Reprinted from Consortium News
One year ago, the world experienced what could become the Tonkin Gulf incident of World War III, the shoot-down of Malaysia Airlines Flight 17 over eastern Ukraine. As with the dubious naval clash off the coast of North Vietnam in 1964, which helped launch the Vietnam War, U.S. officials quickly seized on the MH-17 crash for its emotional and propaganda appeal -- and used it to ratchet up tensions against Russia.
Shocked at the thought of 298 innocent people plunging to their deaths from 33,000 feet last July 17, the world recoiled in horror, a fury that was then focused on Russian President Vladimir Putin. With Putin's face emblazoned on magazine covers, the European Union got in line behind the U.S.-backed coup regime in Ukraine and endorsed economic sanctions to punish Russia.
Raising world tensions even further, the Russians have made clear that they will not allow the ethnic Russian resistance to be annihilated, setting the stage for a potential escalation of hostilities and even a possible nuclear showdown between the United States and Russia.
But the propaganda linchpin to the West's extreme anger toward Russia remains the MH-17 shoot-down, which the United States and the West continue to pin on the Russian rebels -- and by extension -- Russia and Putin. The latest examples are media reports about the Dutch crash investigation suggesting that an anti-aircraft missile, allegedly involved in destroying MH-17, was fired from rebel-controlled territory.
Yet, the U.S. mainstream media remains stunningly disinterested in the "dog-not-barking" question of why the U.S. intelligence community has been so quiet about its MH-17 analysis since it released a sketchy report relying mostly on "social media" on July 22, 2014, just five days after the shoot-down. A source briefed by U.S. intelligence analysts told me that the reason for the intelligence community's silence is that more definitive analysis pointed to a rogue Ukrainian operation implicating one of the pro-regime oligarchs.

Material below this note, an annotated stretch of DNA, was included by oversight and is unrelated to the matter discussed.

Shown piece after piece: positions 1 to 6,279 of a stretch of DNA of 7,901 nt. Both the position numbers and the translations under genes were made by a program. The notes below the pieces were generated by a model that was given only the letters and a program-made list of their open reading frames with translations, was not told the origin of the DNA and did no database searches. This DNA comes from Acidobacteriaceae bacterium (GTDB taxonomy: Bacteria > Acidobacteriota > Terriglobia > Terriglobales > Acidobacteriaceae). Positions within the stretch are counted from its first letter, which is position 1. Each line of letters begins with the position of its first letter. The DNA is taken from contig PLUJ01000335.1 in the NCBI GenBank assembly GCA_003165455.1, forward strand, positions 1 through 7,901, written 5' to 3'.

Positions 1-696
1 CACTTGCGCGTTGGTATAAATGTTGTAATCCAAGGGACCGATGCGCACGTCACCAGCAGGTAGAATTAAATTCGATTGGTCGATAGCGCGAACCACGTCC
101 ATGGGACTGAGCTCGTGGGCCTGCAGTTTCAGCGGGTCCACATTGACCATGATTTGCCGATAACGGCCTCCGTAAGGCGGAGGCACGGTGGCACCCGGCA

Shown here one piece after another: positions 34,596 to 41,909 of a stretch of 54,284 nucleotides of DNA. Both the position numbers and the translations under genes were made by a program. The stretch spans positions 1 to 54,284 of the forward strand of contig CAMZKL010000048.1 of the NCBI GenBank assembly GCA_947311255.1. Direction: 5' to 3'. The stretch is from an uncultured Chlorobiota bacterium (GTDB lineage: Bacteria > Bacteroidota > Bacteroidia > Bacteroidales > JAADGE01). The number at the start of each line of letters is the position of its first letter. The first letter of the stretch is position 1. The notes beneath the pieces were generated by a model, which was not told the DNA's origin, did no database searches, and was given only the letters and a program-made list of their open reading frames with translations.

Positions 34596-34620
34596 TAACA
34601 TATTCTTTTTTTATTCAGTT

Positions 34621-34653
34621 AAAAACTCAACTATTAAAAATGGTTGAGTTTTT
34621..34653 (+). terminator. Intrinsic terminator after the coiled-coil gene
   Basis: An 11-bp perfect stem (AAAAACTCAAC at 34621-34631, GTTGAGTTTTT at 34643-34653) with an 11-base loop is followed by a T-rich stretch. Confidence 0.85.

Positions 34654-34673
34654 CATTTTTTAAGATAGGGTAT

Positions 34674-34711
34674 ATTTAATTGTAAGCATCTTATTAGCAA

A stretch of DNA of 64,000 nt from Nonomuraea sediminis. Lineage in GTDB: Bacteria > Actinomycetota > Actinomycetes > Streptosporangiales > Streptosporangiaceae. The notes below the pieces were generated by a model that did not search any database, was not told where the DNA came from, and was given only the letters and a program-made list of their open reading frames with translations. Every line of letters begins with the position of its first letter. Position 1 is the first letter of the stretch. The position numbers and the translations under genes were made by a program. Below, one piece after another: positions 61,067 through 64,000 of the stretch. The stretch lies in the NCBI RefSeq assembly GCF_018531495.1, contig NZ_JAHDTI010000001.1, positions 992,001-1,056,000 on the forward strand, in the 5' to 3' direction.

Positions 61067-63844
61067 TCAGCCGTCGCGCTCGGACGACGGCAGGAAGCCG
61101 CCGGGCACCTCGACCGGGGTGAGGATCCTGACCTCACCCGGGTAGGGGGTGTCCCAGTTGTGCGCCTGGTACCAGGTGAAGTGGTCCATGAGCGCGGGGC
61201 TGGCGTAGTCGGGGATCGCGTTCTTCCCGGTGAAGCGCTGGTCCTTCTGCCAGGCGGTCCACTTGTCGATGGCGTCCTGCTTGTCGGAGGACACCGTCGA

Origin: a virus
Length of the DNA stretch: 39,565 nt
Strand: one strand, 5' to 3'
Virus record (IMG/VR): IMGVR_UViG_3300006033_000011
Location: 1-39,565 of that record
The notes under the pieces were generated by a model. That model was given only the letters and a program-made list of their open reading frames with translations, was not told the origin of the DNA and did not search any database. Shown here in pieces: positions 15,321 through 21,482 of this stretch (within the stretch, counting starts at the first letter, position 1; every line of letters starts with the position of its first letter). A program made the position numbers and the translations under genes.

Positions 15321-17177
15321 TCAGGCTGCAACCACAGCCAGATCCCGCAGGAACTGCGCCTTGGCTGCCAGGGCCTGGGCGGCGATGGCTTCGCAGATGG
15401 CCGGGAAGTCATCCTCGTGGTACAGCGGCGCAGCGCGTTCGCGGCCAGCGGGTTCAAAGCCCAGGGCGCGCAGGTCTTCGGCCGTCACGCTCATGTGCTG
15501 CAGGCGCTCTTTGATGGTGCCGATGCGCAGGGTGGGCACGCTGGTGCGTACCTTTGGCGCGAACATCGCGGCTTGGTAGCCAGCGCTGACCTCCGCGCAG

The source said that if this U.S. analysis were to see the light of day, the Ukrainian "narrative" that has supplied the international pressure on Russia would collapse. In other words, the Obama administration is giving a higher priority to keeping Putin on the defensive than to bringing the MH-17 killers to justice.
Like the Tonkin Gulf case, the evidence on the MH-17 case was shaky and contradictory from the start. But, in both cases, U.S. officials confidently pointed fingers at the "enemy." President Lyndon Johnson blamed North Vietnam in 1964 and Secretary of State John Kerry implicated ethnic Russian rebels and their backers in Moscow in 2014. In both cases, analysts in the U.S. intelligence community were less certain and even reached contrary conclusions once more evidence was available.
In both cases, those divergent assessments appear to have been suppressed so as not to interfere with what was regarded as a national security priority -- confronting "North Vietnamese aggression" in 1964 and "Russian aggression" in 2014. To put out the contrary information would have undermined the government's policy and damaged "credibility." So the facts -- or at least the conflicting judgments -- were hidden.
The Price of Silence
In the case of the Tonkin Gulf, it took years for the truth to finally emerge and -- in the meantime -- tens of thousands of U.S. soldiers and millions of Vietnamese had lost their lives. Yet, much of the reality was known soon after the Tonkin Gulf incident on Aug. 4, 1964.
Daniel Ellsberg, who in 1964 was a young Defense Department official, recounts -- in his 2002 book Secrets -- how the Tonkin Gulf falsehoods took shape, first with the panicked cables from a U.S. Navy captain relaying confused sonar readings and then with that false storyline presented to the American people.
As Ellsberg describes, President Johnson and Defense Secretary Robert McNamara announced retaliatory airstrikes on Aug. 4, 1964, telling "the American public that the North Vietnamese, for the second time in two days, had attacked U.S. warships on 'routine patrol in international waters'; that this was clearly a 'deliberate' pattern of 'naked aggression'; that the evidence for the second attack, like the first, was 'unequivocal'; that the attack had been 'unprovoked'; and that the United States, by responding in order to deter any repetition, intended no wider war."
Ellsberg wrote: "By midnight on the fourth, or within a day or two, I knew that each one of those assurances was false." Yet, the White House made no effort to clarify the false or misleading statements. The falsehoods were left standing for several years while Johnson sharply escalated the war by dispatching a half million soldiers to Vietnam.
In the MH-17 case, we saw something similar. Within three days of the July 17, 2014 crash, Secretary Kerry rushed onto all five Sunday talk shows with his rush to judgment, citing evidence provided by the Ukrainian government through social media. On NBC's "Meet the Press," David Gregory asked, "Are you bottom-lining here that Russia provided the weapon?"
Kerry: "There's a story today confirming that, but we have not within the Administration made a determination. But it's pretty clear when -- there's a build-up of extraordinary circumstantial evidence. I'm a former prosecutor. I've tried cases on circumstantial evidence; it's powerful here." [See Consortiumnews.com's "Kerry's Latest Reckless Rush to Judgment."]
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